Genevieve's journey to communication
After contracting meningitis at five weeks old, Genevieve has been through a lot. Now she’s a bubbly eight-year-old and has begun to use speech and sign.
In the playground at school pick-up time, one of Genevieve’s classmate’s parents approached her mum Mary and asked if she’d help out at the school fair. “I thought, ‘Are you serious?’” says Mary, who’s a single parent. “‘I have to drive to Manchester Hospital three times this week and you want me to bake cookies?’ In the playground, every child was always healthy and able-bodied with two parents. They cared about things that I couldn’t even think about caring about.”
Genevieve had a very difficult start to life with a meningitis diagnosis at five weeks old. “We’ve really been through it,” explains Mary. “She had seizures up until recently and she’s partially sighted.
“When I first found out she was going to be profoundly deaf too, it was like being swallowed by a black hole. The charity Meningitis Now funded some counselling for me. After everything we’d gone through, to be told your child is completely deaf, I just thought ‘Are you kidding me?’”
Mary was lucky enough to have a very supportive family. “At one point, I remember I had to have a few weeks’ break. I gave my mum the children. Admitting you need help is the hardest part. In my head I had planned out the kind of parent I wanted to be. When that didn’t happen, it was hard.”
Genevieve got her cochlear implant at just eight months old. During the treatment for meningitis, Mary was told her ears had begun to ossify. This is where, if a child has hearing loss after meningitis, there’s a risk of excess bone growth in the cochlea after recovery which can make hearing loss worse and treatment more difficult. “The doctors said she wouldn’t be able to have the implant if this happened,” Mary explains. “It was very scary because the operation is so close to the brain. We’d refused other operations after the meningitis because she’d been through so much, but this one was important to us.”
Looking back, Mary wishes she’d known that cochlear implantation isn’t a quick fix. “The implant was turned on and it wasn’t like you see in the news. Nothing happened. Those internet videos are so misleading. It took a long time and a lot of work for Genevieve to process sound.”
In fact, it has taken Mary and Genevieve eight years of hard work. “In the beginning I did a lot of singing to her,” Mary explains. “The doctor said she’d be more likely to pick up on sing-song noises. I used to get in trouble with my neighbours because we’d make so much noise!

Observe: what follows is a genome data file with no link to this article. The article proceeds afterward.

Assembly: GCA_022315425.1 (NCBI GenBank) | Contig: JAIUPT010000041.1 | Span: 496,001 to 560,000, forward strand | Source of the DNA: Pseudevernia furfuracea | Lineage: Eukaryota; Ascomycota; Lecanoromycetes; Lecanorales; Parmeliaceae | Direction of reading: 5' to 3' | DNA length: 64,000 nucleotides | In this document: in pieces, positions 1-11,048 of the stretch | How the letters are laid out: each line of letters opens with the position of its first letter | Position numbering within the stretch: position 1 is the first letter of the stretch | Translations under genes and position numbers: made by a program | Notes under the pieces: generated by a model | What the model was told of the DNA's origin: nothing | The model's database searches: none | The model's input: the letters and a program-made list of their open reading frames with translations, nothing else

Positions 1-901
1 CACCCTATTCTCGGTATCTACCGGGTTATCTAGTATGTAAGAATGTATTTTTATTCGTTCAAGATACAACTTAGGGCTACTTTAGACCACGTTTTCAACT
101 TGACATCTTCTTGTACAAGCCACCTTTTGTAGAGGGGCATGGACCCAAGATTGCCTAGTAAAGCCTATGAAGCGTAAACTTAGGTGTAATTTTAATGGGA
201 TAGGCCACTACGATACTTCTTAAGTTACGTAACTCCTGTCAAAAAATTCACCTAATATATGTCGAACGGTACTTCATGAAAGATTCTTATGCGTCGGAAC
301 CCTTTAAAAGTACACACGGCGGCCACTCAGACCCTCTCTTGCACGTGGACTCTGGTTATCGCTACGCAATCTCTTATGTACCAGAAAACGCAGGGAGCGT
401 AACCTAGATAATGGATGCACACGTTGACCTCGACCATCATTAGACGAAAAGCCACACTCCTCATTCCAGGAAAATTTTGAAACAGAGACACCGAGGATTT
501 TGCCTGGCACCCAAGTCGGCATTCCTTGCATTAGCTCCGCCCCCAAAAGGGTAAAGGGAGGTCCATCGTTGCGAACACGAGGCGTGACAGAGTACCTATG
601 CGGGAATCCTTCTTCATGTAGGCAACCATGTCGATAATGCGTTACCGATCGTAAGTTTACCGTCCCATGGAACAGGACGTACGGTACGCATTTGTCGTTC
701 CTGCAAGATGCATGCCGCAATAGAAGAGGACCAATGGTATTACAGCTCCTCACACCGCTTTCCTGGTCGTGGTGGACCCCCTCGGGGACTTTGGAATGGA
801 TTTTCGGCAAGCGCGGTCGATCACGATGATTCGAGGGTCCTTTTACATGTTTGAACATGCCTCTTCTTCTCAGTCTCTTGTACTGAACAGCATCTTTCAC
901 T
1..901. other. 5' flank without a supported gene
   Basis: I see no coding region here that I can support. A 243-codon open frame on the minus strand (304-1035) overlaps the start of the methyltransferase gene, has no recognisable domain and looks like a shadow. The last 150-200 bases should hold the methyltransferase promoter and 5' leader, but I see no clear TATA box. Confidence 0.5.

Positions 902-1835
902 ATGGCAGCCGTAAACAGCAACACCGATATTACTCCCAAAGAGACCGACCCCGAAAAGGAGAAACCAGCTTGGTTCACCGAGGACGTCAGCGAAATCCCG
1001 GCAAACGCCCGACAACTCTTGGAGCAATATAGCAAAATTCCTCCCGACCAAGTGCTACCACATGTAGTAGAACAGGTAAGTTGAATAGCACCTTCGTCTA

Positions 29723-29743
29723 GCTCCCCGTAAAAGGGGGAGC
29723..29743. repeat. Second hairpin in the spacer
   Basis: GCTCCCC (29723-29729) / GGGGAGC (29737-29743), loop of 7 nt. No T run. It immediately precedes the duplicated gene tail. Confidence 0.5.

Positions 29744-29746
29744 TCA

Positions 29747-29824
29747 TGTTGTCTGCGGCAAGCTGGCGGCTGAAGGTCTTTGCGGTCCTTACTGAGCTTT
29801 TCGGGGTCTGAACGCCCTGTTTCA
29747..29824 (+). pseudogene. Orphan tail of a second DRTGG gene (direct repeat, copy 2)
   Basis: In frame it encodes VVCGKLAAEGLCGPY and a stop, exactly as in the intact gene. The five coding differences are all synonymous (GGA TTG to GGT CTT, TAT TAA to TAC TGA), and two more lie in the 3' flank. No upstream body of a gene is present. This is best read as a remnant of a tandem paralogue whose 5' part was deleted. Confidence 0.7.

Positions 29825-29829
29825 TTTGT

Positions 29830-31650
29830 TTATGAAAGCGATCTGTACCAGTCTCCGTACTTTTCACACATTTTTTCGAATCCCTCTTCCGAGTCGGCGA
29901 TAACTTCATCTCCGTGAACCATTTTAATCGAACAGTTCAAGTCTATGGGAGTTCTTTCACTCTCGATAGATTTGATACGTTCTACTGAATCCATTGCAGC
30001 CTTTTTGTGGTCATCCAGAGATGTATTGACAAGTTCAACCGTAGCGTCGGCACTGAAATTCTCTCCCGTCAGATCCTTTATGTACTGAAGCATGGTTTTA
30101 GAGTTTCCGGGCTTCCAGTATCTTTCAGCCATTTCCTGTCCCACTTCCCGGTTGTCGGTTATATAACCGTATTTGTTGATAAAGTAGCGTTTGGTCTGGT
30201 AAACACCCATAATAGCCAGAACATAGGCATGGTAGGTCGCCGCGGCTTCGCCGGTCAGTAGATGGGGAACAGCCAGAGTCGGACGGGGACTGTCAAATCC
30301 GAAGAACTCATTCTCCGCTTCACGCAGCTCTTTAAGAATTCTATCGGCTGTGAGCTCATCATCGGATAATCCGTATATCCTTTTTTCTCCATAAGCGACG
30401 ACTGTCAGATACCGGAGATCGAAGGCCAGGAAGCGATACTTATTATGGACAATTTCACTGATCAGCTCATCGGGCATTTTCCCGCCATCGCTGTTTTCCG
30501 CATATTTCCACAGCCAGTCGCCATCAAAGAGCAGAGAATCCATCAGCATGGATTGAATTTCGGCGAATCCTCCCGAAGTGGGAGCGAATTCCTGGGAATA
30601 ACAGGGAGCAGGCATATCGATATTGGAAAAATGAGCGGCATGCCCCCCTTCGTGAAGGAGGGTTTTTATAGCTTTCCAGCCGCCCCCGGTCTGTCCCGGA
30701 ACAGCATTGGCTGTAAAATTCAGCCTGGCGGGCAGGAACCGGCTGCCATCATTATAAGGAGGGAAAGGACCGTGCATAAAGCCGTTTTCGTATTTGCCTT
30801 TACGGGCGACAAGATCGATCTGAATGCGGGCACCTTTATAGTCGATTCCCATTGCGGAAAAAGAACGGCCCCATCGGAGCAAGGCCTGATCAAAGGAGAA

“We were also told about the importance of play, and I loved that because I’ve got a Media Performance degree. My whole family did a sign language course, but even before I did the course, I’d made up my own signs to use with her.”
Mary worked hard to put all the advice from Genevieve’s support staff into practice, but it didn’t always feel like it was working. “There were many times during the journey when I wondered if she would be able to communicate at all. I thought, ‘Oh my god, she’s not going to ever talk, she’s never going to be able to tell me how she feels and she might get manipulated because of it.’ But I just kept going.
“The small wins are the best wins. They can catch you off-guard. My favourite was the first time she signed ‘sorry’ to her brother through gritted teeth and with an upset look on her face. That incorporated everything for me. She was communicating, she understood the emotions of the situation, she knew she’d done something wrong, but she wasn’t happy about it. It was amazing.”
Finding the right school for Genevieve has also been a journey. “When it came to choosing a school, we chose her brother’s mainstream school,” says Mary. “I don’t drive so it was the only accessible place. Genevieve was the first disabled child they’d had, and they were supportive with her Education, Health and Care (EHC) plan, but the curriculum wasn’t catering for her and she was slipping further and further behind. She was good at communication without speech; she’d get up and show you, she has a very emotive face and uses expressions. But her friends babied her. They were too young to slow down and learn how to communicate with her.”
Feeling lost, one day Mary turned to Google and found a deaf-specialist school, which uses a total communication approach, not far from their home. Luckily, Genevieve could get a taxi there. “It’s fabulous,” says Mary. “Since moving at the beginning of Year 2, she signs a lot more and her speech has come on hugely. They use a radio aid which really helps as she gets distracted easily. Every single person at the school has to know sign language. I actually asked them once, ‘What, even the cleaners?’ And they nodded.”
Now Genevieve’s eight years old, Mary feels like the family can see the light at the end of the tunnel. “She speaks differently, she’s still struggling and she’s very behind,” Mary says. “But her speech is progressing all the time. She’s just started stringing sentences together, she’s started asking ‘Why?’ and ‘When?’ She sings now and loves Abba!
“She’s learning to write her name, and she’s working at school on learning to socialise. She even has a best friend now!
“We make jokes in my family all the time about the things Genevieve will go on to do. I just know she’s going to change the world.”